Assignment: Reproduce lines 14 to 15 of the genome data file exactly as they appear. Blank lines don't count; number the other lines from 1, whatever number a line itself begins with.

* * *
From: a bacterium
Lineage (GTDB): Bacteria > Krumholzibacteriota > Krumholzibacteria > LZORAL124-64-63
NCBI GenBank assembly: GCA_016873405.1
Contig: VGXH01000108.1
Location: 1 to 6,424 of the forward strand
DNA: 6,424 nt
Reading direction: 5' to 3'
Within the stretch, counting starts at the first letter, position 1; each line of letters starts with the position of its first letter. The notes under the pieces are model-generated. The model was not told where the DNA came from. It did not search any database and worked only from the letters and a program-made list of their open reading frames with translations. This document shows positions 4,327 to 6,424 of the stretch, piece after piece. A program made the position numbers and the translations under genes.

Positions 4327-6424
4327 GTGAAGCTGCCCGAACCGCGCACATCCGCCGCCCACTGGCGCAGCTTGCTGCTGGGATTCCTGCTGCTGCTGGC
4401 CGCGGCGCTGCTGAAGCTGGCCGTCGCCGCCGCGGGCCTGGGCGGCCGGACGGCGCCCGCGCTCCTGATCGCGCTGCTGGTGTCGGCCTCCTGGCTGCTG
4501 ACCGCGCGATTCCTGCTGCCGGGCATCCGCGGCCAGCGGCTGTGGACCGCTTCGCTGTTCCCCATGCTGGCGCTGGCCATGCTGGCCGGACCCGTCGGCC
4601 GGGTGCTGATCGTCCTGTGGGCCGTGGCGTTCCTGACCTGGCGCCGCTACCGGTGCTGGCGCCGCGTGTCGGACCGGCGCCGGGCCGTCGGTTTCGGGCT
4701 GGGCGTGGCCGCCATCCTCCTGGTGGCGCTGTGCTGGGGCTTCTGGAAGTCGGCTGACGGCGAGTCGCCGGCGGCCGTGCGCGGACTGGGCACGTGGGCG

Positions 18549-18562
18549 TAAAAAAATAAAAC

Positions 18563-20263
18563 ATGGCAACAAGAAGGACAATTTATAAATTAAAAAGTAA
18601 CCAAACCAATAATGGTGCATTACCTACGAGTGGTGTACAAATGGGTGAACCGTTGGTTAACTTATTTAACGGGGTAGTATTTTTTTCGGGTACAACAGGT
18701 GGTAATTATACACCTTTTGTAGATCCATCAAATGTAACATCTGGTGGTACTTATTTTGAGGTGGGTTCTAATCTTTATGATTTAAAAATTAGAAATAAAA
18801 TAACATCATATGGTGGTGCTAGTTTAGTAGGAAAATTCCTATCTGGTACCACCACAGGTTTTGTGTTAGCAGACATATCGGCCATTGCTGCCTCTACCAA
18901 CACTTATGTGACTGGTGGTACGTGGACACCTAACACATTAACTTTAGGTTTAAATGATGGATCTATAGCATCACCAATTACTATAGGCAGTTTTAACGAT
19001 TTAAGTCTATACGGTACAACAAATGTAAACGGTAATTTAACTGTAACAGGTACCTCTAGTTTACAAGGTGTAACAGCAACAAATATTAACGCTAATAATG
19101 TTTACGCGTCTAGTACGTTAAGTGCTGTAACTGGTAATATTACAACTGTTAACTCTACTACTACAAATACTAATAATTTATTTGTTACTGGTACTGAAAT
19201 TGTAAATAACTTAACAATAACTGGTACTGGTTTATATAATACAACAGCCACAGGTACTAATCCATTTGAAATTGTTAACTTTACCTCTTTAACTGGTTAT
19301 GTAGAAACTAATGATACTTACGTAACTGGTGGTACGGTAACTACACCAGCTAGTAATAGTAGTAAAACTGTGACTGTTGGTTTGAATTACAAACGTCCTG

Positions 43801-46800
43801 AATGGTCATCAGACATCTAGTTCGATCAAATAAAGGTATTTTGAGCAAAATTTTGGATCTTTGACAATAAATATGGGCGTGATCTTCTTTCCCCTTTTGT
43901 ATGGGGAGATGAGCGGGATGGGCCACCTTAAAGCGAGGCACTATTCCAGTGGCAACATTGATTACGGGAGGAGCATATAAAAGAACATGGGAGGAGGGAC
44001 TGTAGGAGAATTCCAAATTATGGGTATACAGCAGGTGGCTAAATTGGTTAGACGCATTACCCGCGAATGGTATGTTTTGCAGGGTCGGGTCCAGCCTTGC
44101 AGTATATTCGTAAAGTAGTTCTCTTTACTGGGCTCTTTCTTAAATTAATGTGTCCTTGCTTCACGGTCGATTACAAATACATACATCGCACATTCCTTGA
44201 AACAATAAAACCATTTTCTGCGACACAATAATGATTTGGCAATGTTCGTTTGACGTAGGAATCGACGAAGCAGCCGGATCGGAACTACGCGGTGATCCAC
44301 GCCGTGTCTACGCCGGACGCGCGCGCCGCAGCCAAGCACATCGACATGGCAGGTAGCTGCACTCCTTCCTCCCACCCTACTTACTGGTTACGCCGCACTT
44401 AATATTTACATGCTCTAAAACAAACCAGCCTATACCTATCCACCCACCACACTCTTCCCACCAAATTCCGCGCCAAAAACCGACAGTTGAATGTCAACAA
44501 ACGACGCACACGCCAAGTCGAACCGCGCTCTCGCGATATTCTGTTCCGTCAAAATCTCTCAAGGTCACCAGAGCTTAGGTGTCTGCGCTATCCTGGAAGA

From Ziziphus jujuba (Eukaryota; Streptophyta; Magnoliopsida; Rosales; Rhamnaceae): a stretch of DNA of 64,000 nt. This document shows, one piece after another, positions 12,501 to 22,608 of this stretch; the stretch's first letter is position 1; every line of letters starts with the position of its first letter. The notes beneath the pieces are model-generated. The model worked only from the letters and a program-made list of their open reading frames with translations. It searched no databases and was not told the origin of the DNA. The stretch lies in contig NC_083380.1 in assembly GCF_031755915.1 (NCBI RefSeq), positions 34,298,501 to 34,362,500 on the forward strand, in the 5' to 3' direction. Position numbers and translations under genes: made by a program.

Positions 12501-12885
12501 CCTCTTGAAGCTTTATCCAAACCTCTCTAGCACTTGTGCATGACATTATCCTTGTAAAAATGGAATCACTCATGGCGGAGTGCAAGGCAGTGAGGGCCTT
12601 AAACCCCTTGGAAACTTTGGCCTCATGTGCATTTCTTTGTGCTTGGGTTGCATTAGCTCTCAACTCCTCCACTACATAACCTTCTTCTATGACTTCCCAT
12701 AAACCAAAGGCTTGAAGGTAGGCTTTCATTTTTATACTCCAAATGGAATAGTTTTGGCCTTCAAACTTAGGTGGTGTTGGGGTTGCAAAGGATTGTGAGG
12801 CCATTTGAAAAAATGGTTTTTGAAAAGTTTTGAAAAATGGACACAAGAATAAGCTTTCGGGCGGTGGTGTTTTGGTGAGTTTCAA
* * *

4701 GGGCGTGGCCGCCATCCTCCTGGTGGCGCTGTGCTGGGGCTTCTGGAAGTCGGCTGACGGCGAGTCGCCGGCGGCCGTGCGCGGACTGGGCACGTGGGCG

Positions 18549-18562